Velocity also factors in how quickly the raw Big Data information is turned into something an organization will benefit from. When talking about the business sector, that translates into getting actionable information and acting on it before the competition does. For something like the healthcare industry, it's critical that medical data gathered by patient monitoring be quickly analyzed for a patient's health.

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3. Variety

Variety describes the diversity of the data types and its heterogeneous sources. Big Data information draws from a vast quantity of sources, and not all of them provide the same level of value or relevance.

The data, pulled from new sources located in-house and off-site, comes in three different types:

  • Structured Data: Also known as organized data, information with a defined length and format. An Excel spreadsheet with customer names, e-mails, and cities is an example of structured data.
  • Unstructured Data: Unlike structured data, unstructured data covers information that can’t neatly fit in the rigid, traditional row and column structure found in relational databases. Unstructured data includes images, texts, and videos, to name a few. For example, if a company received 500,000 jpegs of their customers’ cats, that would qualify as unstructured data.
  • Semi-structured Data: As the name suggests, semi-structured data is information that features associated information like metadata, although it doesn't conform to formal data structures. This category includes e-mails, web pages, and TCP/IP packets.

4. Veracity

Veracity describes the data’s accuracy and quality. Since the data is pulled from diverse sources, the information can have uncertainties, errors, redundancies, gaps, and inconsistencies. It's bad enough when an analyst gets one set of data that has accuracy issues; imagine getting tens of thousands of such datasets, or maybe even millions.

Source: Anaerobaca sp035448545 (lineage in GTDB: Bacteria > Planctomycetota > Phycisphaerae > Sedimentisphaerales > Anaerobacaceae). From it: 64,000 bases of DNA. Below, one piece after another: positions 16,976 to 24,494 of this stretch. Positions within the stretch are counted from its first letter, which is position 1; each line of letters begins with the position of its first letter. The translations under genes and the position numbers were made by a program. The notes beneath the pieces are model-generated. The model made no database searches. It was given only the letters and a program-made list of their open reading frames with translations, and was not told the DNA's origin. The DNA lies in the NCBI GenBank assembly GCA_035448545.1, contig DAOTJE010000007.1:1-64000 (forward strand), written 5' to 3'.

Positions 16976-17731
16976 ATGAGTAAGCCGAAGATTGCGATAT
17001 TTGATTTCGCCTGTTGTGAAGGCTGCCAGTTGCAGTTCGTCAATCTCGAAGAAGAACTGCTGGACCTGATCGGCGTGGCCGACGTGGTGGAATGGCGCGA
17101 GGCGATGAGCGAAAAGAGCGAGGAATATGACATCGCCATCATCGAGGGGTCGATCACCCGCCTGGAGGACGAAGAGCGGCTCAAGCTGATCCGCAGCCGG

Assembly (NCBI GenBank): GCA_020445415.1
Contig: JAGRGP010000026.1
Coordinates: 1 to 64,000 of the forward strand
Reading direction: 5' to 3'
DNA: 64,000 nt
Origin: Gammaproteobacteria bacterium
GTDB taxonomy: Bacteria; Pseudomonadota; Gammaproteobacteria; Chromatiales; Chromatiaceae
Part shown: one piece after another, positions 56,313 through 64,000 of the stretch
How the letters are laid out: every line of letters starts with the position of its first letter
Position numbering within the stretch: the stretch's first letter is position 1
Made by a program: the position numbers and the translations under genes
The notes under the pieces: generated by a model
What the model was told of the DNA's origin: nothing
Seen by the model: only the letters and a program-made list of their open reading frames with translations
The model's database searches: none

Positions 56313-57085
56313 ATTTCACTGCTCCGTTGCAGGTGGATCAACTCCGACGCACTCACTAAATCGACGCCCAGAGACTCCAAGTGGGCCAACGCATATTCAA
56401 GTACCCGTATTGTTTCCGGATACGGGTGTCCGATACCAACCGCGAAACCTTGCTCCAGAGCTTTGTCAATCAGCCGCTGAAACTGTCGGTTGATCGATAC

Veracity speaks to the difficulty and messiness of vast amounts of data. Excessive quantities of flawed data lead to data analysis nightmares. On the other hand, insufficient amounts of Big Data could result in incomplete information. Astute data analysts will understand that dealing with Big Data is a balancing act involving all its characteristics.

5. Value

Although this is the last Big Data characteristic, it’s by no means the least important. After all, the entire reason for wading through oceans of Big Data is to extract value! So unless analysts can take that glut of data and turn it into an actionable resource that helps a business, it’s useless.

So, value in this context refers to the potential value Big Data can offer and directly relates to what an organization can do with the processed data. The more insights derived from the Big Data, the higher its value.

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What’s This About a 6th and 7th V?

Yes, some schools of thought add a sixth and even a seventh V entry to the characteristics of Big Data.

  • Variability

This characteristic shouldn’t be confused with Variety. If you go to a bakery and order the same doughnut every day and every day it tastes slightly different, that’s a measure of variability. The same situation apples to Big Data. If you constantly get different meanings from the same dataset, it can noticeably impact your data homogenization.